If you have small nail holes, such as those from brad nails or other finishing nails, you can simply apply a spackle or filler product to the hole and then smooth it out with a putty knife to make the area as flush as possible. It may take some expertise to get this right, which is why professional painters are experts at this. However, when you do, you should be able to apply the filler in a way that leaves the surface completely flat.
How to fill nail holes in trim without painting
The answer to this question depends on the surface that you're repairing. If you're filling nail holes on wood, you can typically fill them with a wood sealer that matches the color of the wood. You can use a 1-inch putty knife to apply it to the wood and smooth it over.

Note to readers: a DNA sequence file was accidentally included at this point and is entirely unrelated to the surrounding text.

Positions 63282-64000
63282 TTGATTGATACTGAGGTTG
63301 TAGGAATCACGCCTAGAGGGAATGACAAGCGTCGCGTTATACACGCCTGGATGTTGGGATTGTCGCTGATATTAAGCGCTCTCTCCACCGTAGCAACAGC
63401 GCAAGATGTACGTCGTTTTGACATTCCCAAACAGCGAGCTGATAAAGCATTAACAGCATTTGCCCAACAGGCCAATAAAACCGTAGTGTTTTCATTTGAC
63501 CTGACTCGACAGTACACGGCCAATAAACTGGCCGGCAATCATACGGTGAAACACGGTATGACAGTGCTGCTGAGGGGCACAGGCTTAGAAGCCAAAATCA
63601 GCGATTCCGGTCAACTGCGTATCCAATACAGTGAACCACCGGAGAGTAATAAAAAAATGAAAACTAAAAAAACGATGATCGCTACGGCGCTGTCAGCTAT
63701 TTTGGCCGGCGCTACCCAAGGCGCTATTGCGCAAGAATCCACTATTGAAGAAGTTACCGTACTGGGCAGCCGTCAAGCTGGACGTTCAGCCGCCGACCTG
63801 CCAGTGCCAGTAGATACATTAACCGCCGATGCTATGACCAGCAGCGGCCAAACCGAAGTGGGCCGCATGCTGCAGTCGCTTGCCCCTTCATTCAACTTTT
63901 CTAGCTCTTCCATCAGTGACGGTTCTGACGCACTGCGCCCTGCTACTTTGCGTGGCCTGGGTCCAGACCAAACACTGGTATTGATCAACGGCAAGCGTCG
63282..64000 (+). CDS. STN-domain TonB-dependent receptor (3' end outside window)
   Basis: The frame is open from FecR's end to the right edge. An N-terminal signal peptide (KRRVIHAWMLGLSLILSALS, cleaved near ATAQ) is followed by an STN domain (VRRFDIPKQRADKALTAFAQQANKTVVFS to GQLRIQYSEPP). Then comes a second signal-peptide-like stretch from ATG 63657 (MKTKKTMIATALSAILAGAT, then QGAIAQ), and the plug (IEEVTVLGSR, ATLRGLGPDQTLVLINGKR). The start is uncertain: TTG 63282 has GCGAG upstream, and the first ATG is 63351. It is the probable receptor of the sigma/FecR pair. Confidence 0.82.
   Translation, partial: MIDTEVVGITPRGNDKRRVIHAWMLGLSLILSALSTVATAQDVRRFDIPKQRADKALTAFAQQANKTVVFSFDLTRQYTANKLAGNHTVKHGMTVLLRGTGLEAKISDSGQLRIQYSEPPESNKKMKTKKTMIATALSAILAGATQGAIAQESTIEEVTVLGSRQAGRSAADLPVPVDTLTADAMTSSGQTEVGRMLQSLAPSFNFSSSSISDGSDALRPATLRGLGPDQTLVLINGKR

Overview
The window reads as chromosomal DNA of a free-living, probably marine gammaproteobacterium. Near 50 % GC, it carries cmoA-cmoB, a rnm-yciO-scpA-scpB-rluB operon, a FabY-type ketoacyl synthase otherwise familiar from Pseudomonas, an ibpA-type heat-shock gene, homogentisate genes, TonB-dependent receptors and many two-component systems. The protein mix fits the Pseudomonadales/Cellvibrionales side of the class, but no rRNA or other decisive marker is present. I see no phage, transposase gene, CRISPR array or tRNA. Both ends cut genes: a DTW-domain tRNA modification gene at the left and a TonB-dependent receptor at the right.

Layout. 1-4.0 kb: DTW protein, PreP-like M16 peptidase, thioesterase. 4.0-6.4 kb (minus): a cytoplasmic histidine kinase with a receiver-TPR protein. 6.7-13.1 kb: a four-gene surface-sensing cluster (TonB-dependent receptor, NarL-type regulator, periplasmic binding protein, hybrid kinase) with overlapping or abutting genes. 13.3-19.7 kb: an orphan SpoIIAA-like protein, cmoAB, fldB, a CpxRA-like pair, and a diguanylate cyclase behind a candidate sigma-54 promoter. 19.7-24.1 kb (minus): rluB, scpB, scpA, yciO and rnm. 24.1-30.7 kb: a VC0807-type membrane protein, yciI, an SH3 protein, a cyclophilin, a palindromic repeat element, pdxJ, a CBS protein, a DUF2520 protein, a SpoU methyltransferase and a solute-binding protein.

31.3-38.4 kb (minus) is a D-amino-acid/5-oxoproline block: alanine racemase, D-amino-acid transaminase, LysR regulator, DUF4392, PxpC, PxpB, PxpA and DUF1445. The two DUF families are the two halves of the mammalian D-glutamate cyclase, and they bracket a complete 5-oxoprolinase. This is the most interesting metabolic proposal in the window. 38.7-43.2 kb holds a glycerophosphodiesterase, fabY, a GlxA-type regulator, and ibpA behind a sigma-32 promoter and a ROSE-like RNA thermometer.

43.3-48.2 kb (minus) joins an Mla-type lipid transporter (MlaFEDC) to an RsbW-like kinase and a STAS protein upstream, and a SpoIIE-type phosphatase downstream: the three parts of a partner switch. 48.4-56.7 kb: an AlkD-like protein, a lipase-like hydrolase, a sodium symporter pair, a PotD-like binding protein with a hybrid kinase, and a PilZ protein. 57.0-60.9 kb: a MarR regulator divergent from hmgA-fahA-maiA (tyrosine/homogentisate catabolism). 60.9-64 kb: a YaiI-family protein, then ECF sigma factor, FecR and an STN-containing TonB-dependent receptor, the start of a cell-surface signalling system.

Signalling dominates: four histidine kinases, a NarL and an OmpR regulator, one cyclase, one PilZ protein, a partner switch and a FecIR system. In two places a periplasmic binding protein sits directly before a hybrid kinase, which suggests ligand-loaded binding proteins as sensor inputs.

However, if you're repairing holes in drywall, the best way is to fill the hole is with a spackle. Next, you'll need to sand it down. Finally, take a damp rag and wipe the area around the repair. The paint from the surrounding areas will rub off on the trim and cover the nail holes.
Wrapping Things Up
We hope this post has been helpful in illustrating how to hide brad nails. Remember, if you're going to paint the surface afterward, be sure to flatten out the repair area to make it as smooth as possible. Otherwise, you may find yourself with a lackluster paint finish. Good luck!